The Owl was a Baker’s Daughter

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Hindu mythology talks at length of ‘muppathu mukkodi thevargal’, the innumerable celestial beings who rule all the three into seven worlds. Each god is blessed with a vehicle – bird, beast, rodent and even a reptile.

Brahma, the creator, and his consort Saraswathi, the goddess of knowledge and wisdom, use a celestial bird called Hamsa as their vehicle. This bird is neither a swan, nor a duck nor a goose nor a pheasant nor a peafowl. It is a perfect mixture of all these birds and yet is not attached to any of these. It is a strange bird that neither belongs to the earth nor to the water nor to the sky. But it has the wisdom to separate water from milk. The next in the Trinity is Vishnu, the preserver of life. His vehicle is Garuda. This bird is a copper coloured eagle with a white head, neck and breast. Brahminy kite is another name given to this bird. Lakshmi, Vishnu’s wife, has an owl for a vehicle. While the first two lords and their consorts like to have birds, the third in the Trinity, Siva and his wife Parvathi prefer animals to birds. Bull, also known as Nandhi, is Siva’s vehicle and Parvathi loves to ride a lion. Of their two sons, Ganesh, the elder, has a mouse for his vehicle but Subramanya, the younger, travels on a peacock.

Yama, the Lord of Death, uses a buffalo. The rain-god Indra parades the Heaven and the Earth on his Elephant. Ayyappa, the net result of the physical union between Lords Siva and Vishnu, roams the mountains and the forests on a ferocious tiger. The god of Love, Manmatha and his beautiful wife Rathi, goddess of love, use the birds Hamsa and parrot respectively. The two great celestial lights, Surya, the Sun god and Chandra, the Moon god ride on wheeled chariots pulled by ten horses and seven horses respectively.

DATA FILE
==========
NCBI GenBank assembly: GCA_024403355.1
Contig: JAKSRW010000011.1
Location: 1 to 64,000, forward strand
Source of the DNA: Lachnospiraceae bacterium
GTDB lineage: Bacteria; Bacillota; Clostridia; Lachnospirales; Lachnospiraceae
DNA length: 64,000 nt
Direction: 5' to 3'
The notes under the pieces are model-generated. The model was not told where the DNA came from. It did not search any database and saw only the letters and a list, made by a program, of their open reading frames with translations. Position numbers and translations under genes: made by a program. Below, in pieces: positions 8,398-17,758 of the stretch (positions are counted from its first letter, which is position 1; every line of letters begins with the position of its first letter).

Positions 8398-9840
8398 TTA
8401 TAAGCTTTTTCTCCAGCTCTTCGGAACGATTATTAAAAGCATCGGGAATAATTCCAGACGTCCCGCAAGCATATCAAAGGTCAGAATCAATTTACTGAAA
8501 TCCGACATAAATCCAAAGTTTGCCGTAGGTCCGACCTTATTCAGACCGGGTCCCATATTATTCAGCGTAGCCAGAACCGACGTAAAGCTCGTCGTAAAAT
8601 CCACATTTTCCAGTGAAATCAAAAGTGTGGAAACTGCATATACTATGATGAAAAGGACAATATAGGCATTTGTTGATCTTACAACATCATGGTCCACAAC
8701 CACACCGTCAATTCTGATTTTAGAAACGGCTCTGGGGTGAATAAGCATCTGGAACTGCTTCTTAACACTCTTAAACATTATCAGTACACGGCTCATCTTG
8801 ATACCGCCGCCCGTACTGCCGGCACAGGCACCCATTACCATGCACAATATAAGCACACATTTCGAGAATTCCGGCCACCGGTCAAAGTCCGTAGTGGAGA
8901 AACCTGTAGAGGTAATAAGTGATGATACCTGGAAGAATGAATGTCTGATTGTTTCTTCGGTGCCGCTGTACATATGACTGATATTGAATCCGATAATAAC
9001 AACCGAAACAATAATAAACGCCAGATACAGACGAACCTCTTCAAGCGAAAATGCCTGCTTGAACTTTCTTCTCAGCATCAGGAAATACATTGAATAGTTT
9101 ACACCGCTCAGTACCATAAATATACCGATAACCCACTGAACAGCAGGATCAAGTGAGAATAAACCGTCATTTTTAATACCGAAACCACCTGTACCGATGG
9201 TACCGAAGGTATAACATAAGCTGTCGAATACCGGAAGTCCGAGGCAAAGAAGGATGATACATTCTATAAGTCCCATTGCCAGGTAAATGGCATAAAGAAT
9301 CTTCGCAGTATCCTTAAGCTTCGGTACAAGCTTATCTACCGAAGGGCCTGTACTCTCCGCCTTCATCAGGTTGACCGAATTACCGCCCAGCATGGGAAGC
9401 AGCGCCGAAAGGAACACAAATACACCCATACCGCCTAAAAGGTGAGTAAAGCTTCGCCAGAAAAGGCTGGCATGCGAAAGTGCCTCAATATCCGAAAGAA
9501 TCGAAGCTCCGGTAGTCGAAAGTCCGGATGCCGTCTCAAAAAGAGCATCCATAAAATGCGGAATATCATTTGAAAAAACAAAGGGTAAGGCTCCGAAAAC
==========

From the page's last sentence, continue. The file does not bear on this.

It is not without any significance, these special vehicles are assigned to the gods. These privileged vehicles represent the power and energy of the gods and goddesses they carry. Perhaps this is the reason why Hindus worship birds and animals. These vehicles hold testimony to the proverb: Love me love my dog. This is true of snake worship too. A hooded snake is always found in a coiled position on the neck of Siva and Lord Vishnu rests on the multi-headed cosmic serpent Anantha. While on the one hand fear of the reptile has given place to deification and worship, it is the latent mystic power of the individual, on the other hand, is like a cobra coiled at the base of the spinal column referred to as the ‘kundalini’.

Of all the vehicles of the gods, the owl takes the cake. It is blessed with enormous eyes that can see well in even the faintest of light. Its ears can hear the faintest of sounds – even the distant sound of a squeaking mouse. It can fly silently for its wing feathers are very soft. And once its prey is at sight, the owl grabs it with both feet, killing it instantly. Then it swallows the food whole. After several hours, the owl coughs up the fur and large bones of the mouse. Pellet – that is the name given to the coughed up lump. If the owl is not an apt symbol for an active scholar, where is symbol to be found for the scholar?

It’s no wonder that Lakshmi, the goddess of wealth and prosperity, has an owl for a vehicle apart from an elephant. Perhaps she uses elephant while travelling on land, and owl for her visits to the sky. Lakshmi is an Indian counterpart of goddess Minerva of Roman mythology and goddess Athena of Greek mythology. All the three goddesses, associated with wisdom, have owls for their vehicles.